10th September 2019 | by Tim Archer, Head of Communications, RiskLogic
It astounds me that so many businesses still don’t grasp the importance of using social media as a critical communication tool to both listen and talk to their stakeholders in a crisis situation.
Either they still don’t understand social media (umm…..it has been around for more than a decade), or they are simply too scared to use it (possibly fearing a pile on).
The simple fact is, the community will pummel you on social media regardless of your lack of engagement. And then a second time because of it.
I also question why businesses do the right thing by providing a media interview or statement, but then fail to post it on their own website. Why wouldn’t you publish your message where everyone can read it, in full and unfiltered, rather than relying on the media to tell your story?
Case Study – Thredbo Ski Resort
During this year’s ski season, a chair fell off the Gunbarrel Express chairlift at Thredbo Ski Resort. Luckily the single passenger on board suffered minor bruising only. Which was extremely lucky.
Thredbo put out a media statement to say it was caused by “a freak gust of wind”. They did the right thing by posting the statement on their Facebook page, but then totally ignored the 470+ comments that followed, and the hundreds more on Twitter and other online ski forums.
Many of these comments seriously questioned the safety of Thredbo’s lifts, including a very nervous passenger who witnessed the incident from the discomfort of the following chair:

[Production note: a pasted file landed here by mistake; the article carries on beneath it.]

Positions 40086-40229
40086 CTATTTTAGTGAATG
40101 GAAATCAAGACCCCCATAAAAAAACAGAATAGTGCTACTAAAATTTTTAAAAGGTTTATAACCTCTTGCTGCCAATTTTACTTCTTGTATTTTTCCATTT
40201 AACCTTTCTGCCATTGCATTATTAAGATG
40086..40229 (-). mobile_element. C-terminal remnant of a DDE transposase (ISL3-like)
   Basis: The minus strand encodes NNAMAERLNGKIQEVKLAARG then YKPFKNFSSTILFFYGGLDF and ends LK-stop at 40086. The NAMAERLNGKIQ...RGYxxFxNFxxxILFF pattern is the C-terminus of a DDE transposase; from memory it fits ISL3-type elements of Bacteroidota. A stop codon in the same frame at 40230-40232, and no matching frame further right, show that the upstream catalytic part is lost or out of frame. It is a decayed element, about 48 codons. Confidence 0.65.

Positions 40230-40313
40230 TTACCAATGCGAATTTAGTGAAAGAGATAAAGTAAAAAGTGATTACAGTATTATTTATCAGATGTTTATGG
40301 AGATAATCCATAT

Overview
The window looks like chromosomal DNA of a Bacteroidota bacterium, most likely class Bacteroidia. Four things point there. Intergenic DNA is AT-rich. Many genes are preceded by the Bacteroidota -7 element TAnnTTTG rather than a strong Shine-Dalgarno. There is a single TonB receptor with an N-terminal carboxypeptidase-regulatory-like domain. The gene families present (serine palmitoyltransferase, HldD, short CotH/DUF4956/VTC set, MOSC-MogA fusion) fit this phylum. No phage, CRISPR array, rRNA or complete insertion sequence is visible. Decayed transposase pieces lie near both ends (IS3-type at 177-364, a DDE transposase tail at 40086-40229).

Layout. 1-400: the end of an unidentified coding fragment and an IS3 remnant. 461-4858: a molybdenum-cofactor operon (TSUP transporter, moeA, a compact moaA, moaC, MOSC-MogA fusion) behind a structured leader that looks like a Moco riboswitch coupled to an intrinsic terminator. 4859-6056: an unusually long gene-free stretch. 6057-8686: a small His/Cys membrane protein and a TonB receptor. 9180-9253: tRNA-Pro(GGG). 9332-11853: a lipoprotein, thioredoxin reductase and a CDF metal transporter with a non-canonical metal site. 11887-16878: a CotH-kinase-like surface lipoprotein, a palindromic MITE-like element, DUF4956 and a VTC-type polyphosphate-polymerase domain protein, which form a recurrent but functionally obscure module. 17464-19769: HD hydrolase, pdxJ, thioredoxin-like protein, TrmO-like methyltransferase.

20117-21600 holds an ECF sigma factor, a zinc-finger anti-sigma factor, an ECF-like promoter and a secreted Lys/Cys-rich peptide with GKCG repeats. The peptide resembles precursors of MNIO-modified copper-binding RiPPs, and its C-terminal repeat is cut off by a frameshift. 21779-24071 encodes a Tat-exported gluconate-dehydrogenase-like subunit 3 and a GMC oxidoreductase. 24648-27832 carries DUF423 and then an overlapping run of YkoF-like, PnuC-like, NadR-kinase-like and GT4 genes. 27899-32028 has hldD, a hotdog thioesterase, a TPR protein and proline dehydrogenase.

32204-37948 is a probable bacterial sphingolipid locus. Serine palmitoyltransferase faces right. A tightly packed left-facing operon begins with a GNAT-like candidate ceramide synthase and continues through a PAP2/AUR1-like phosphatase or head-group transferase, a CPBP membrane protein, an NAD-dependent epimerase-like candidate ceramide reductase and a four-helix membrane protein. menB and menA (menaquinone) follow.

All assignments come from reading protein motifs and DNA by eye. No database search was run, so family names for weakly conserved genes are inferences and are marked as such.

This post had a very sensible suggestion. It should have been one of Thredbo’s key messages:
Not engaging on social media in a crisis is a serious blind spot.
If a communications advisor doesn’t include social media as an integral listening and response channel in a crisis communications response, you need to find someone else for the job.
Although in defence of communications professionals, sometimes executives or members of a crisis management team think they are more qualified in communications and overrule recommendations to engage.
In that case, they get what they deserve.
One of my favourite mantras in crisis communications is: “In the absence of information, people automatically assume the worst”
It is basic human psychology, the power of which should never be underestimated in a crisis.
If you want a coffee meeting to discuss your level of crisis communications preparation, contact me at firstname.lastname@example.org or 0418 246 420.